With Barbeque and bluegrass of course!
Well, the family has been in Texas now for a month, and we are still trying to adjust, having lived in England for 2 years.
John and I decided to celebrate our 21st anniversary a few days early, I guess so that if necessary we still had time for a "do over."
So, did we go to a nice restaurant and have pate and sip champaigne? Nope. We headed for one of San Antonio's famous BBQ places, Rudy's, at which you can also fill up your gas tank. Very handy. Sitting at a weathered wooden picnic table we enjoyed a romantic feast of brisket, three bean salad, chicken and potato salad, dabbing the sauce off the corners of our mouths with brown paper towels from a dispenser on the wall. We loved it.
Next we drove deeper into the heart of Texas: to Gruene, a small community settled in the 1800s by German immigrants. In the center of the town is Gruene Hall, purported to be the "oldest dance hall in Texas." It was about 6 in the evening and the heat was still going strong --somewhere around 103 degrees. We tried to adopt a Texas "saunter" as we pushed open the screen door into a building that looked like it might only have been up to a 1918 building code. The hall was cooled by about 10 ceiling fans working hard to stir the hot air. I was preparing myself for the possibility that my foot might, at any moment, find its way through the wood floor.
Gruene Hall sells beer and bad wine only, and people come to listen to music and dance. On this particular evening the featured singer was Paula Nelson, Willie's singer/songwriter daughter. The heat wasn't too bad as long as we sat very still. As tempting as it was, we might have been the only people not to carve our names in the long tables where we sat soaking in the music and doing major people watching.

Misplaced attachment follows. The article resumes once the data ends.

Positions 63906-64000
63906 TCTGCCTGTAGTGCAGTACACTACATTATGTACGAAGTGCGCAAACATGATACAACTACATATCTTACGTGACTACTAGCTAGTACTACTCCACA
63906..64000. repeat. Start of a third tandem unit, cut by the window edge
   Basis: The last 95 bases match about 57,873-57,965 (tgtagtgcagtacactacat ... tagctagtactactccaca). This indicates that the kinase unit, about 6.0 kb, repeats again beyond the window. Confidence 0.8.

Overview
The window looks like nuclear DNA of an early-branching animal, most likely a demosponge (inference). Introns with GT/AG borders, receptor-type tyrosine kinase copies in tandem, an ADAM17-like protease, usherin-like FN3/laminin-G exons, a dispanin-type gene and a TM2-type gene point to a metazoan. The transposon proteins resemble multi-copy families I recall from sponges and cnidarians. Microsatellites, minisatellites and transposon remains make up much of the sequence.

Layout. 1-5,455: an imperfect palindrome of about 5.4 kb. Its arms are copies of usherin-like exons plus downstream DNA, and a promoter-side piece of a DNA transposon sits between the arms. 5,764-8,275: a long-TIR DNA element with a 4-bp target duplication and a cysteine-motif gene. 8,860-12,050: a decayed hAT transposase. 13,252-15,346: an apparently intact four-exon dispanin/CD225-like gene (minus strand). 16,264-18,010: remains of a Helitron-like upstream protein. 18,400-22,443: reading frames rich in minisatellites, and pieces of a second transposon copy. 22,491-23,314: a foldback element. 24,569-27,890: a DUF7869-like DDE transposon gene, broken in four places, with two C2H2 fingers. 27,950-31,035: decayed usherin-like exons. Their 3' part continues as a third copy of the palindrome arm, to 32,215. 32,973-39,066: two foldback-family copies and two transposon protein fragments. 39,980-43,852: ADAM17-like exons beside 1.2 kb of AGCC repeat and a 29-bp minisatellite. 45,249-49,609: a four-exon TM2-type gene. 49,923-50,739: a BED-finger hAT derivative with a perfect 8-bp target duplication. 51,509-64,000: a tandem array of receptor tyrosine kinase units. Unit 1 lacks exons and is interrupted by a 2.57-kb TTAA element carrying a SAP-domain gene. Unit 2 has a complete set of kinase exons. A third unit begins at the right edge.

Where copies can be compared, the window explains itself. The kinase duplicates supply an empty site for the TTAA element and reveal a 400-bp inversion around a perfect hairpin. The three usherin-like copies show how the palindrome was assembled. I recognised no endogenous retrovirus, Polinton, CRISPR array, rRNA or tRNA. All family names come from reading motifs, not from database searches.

What a collection of folk were gathered to listen, dance, talk and sample the Budweiser and Heineken! As you would expect in Texas, there were men with cowboy hats and buckles as big as Delaware. There were young women in the classic summer Texas ensemble of shorts and cowboy boots. There was the two year old with a Mohawk whose father was fully covered in rainbow tie dye. A guy with a barbed -wire tattoo around his upper arm shared a laugh with the young woman dancing with her niece. A man in khaki shorts and tube socks beat out rhythm on imaginary drums while a smiling senior citizen led his partner across the dance floor while wearing a baseball cap with a picture of piece of pie on it. Nobody seemed particularly hot. Everyone seemed like that was exactly where they wanted to be on a Sunday afternoon and nobody seemed out of place.
It was a great 21st anniversary.